I often wonder why there is not one really good Greek restaurant in Utah considering the spirited Greek community that lives throughout the state. It seems that only at the Greek Festival around Labor Day can one sample some of the delicacies and special dishes truly indicative of this romantic and zestful cuisine.
Some of my Greek friends explain the lack of consistent and good Greek restaurants by saying their own families are "too picky" and they are "spoiled by their yaya's (grandmother's) cooking." Another friend says that most Utah diners are not that discerning about Greek cuisine. "They seem to be satisfied with a souvlaki or gyro during the day and a belly dancer in the evening," she adds.Some of my most memorable restaurant experiences were with my family, eating in Detroit's Greek-town, gobbling up crusty loaves of bread, inhaling bowls of lemon rice soup, and popping dolmathes in my mouth like so many M&M's.
Touch of Athens on South State Street doesn't quite compare to Greek restaurants I have tried in either Detroit's or Chicago's Greek-towns, but it serves up a good-size portion of food and atmosphere that many people associate with Greek cuisine. Besides the aroma of garlic and oregano, the music of a group led by a dextrous bouzouki player fills the air. We were also treated to a lovely belly dancer on our Saturday night visit.
The dinner menu at Touch of Athens offers a complete array of Greek specialties, starting with the appetizers. These include calamari, or squid, and marithes, or smelts, each $8.50, dolmathes ($6.25), spanako-pita ($2.50), and the mezethakia or combination plate ($9.75). The latter includes ample portions of cubes of marinated and grilled pork, dol-mathes, chunks of feta cheese, Greek-style olives, and slices of tomato and raw onion. Both the pork and dolmathes were flavorful; the stuffed grape leaves filled with a tasty blend of rice, lemon juice, minced onion and spices.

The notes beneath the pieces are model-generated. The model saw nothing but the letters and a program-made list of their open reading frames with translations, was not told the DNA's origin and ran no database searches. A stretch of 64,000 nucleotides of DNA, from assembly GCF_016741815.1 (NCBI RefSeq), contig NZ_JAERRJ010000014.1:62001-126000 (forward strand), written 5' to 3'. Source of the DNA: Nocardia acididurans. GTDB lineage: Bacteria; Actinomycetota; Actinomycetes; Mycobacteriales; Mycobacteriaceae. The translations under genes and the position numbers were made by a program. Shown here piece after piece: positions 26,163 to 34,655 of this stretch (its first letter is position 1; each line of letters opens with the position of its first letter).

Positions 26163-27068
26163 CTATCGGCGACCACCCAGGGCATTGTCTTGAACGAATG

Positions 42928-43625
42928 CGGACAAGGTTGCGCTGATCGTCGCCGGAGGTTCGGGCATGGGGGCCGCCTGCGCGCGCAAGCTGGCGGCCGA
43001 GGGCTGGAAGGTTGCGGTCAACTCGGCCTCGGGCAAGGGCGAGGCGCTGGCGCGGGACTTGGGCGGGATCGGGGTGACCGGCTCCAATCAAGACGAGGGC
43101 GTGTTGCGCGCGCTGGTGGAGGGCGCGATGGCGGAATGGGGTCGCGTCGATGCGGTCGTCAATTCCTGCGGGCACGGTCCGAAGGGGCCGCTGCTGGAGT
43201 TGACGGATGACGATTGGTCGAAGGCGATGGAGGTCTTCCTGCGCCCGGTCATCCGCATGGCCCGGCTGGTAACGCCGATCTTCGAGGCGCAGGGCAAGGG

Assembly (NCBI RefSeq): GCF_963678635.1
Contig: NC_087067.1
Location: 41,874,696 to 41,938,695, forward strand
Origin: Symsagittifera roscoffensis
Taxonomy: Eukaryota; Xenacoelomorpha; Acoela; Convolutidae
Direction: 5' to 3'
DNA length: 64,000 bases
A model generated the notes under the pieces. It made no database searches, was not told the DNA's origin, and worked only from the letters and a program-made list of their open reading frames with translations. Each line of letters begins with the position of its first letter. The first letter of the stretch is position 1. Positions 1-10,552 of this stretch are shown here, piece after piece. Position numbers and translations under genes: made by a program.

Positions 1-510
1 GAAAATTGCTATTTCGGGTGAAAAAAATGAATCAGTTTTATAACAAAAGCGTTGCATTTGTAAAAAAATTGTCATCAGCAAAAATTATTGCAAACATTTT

The lemon rice soup was a bit bland and watery for our tastes, though the minestrone was considerably richer in both texture and taste. The house dressing is a mild tomato vinaigrette. The rice pilaf was just too gummy.
Some of the entrees we sampled were also not quite as dramatically seasoned as other Greek food we have sampled elsewhere. The pasti-tio, lasagne-like layers of macaroni and ground beef topped with a cream sauce, and the spanakopita, or spinach pie, were good, but each lacked a certain distinctiveness. The spinach pie needed more feta.
The chicken oregano ($9.25), had a pungent blend of oregano, lemon and other spices, a pleasant complement to the tender meat. The roast lamb ($11.95) was another dish that balanced seasonings more forcefully; a lemony sauce on the side added even more.
Other dinner entrees include shishkabob, either chicken or beef, lamb chops, New York and top sirloin steaks, pork chops, shrimp pilaf, halibut and lobster. Entrees range in price from $7.95 for the pastitio to $22.95 for the steak and lobster combination.
A special custard dessert was deliciously creamy; the rice pudding simply too salty.
Touch of Athens is a lively restaurant with uneven fare. While it does not measure up to some of the Greek meals I have been treated to in Greek friends' homes or in other large cities, it should satisfy those who enjoy the basics of Greek food.
Touch of Athens 3965 S. State, 262-3733. Open for lunch, Monday through Friday, from 11:30 a.m. until 2:30 p.m. Dinner served Monday through Thursday, 6 p.m. until midnight; until 1 a.m. Friday and Saturday. Belly dancer on the weekends; reservations recommended. Accepts major credit cards and check with guarantee card.